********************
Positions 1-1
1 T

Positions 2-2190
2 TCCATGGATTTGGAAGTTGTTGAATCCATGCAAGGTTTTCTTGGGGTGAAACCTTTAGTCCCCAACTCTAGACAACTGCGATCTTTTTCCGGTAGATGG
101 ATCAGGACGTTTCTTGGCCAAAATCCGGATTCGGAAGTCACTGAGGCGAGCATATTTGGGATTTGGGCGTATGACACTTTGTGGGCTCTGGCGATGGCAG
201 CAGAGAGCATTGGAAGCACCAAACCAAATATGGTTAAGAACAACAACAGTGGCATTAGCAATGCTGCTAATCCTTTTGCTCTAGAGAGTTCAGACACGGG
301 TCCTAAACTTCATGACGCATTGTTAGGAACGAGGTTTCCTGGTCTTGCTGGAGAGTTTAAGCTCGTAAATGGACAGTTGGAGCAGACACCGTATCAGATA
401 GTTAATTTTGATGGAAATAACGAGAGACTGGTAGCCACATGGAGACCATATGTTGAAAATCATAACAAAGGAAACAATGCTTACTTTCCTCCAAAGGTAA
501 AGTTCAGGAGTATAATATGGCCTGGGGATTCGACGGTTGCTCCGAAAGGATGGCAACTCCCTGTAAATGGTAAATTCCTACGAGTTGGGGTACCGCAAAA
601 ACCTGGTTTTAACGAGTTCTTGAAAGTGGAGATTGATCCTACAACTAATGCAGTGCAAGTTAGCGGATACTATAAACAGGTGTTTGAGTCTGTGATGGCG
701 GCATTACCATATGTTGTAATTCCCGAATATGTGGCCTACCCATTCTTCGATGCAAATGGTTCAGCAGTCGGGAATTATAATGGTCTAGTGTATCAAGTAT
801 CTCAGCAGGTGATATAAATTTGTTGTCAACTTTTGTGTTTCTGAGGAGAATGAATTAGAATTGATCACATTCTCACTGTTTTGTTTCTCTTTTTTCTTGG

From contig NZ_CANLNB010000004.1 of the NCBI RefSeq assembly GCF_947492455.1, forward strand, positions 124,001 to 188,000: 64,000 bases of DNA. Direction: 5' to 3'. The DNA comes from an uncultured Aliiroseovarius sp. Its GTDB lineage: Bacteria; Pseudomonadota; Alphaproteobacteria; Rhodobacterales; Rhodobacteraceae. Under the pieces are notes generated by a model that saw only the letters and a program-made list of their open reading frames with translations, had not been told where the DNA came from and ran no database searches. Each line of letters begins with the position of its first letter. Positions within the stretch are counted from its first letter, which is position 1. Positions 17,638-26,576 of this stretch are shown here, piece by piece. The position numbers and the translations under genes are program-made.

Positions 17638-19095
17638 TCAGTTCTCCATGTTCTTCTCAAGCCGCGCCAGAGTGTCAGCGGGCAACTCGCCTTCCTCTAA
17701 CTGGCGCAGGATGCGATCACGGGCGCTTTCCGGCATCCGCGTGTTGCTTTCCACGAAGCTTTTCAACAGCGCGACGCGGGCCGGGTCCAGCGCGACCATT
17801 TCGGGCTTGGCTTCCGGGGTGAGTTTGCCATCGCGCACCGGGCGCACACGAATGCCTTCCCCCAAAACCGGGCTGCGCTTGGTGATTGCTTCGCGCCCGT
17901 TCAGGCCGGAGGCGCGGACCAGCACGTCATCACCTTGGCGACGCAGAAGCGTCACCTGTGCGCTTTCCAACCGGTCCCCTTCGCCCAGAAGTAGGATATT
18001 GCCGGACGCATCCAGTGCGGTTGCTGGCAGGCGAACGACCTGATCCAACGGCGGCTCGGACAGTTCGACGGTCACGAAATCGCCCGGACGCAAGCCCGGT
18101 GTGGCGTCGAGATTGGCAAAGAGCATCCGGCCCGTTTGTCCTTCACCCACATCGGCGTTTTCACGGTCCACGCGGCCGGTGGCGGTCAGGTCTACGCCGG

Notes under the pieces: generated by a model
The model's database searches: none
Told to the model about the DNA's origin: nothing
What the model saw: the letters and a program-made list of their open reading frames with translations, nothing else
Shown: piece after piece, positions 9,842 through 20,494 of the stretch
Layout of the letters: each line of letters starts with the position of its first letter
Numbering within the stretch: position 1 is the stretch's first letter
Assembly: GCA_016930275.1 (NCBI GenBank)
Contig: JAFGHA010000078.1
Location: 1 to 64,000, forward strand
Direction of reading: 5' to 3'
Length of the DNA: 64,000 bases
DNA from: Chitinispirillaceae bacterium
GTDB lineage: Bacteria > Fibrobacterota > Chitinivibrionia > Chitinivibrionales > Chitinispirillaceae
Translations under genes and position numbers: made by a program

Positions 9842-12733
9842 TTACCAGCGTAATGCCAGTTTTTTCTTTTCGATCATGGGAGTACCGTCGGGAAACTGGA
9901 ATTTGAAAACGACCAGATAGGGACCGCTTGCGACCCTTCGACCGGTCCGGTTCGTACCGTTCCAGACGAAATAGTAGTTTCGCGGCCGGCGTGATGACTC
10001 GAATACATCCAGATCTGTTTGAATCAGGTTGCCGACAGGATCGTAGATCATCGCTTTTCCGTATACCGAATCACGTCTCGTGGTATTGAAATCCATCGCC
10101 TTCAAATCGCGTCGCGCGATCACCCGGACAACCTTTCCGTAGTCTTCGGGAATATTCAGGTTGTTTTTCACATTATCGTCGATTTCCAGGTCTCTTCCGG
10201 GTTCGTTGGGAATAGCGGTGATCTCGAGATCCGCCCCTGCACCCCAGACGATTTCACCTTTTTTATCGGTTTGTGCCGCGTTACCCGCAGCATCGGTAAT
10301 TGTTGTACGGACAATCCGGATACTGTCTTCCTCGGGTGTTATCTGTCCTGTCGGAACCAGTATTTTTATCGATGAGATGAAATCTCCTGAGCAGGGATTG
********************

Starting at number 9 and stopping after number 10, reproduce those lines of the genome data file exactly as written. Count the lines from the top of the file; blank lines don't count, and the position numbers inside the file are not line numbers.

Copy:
501 AGTTCAGGAGTATAATATGGCCTGGGGATTCGACGGTTGCTCCGAAAGGATGGCAACTCCCTGTAAATGGTAAATTCCTACGAGTTGGGGTACCGCAAAA
601 ACCTGGTTTTAACGAGTTCTTGAAAGTGGAGATTGATCCTACAACTAATGCAGTGCAAGTTAGCGGATACTATAAACAGGTGTTTGAGTCTGTGATGGCG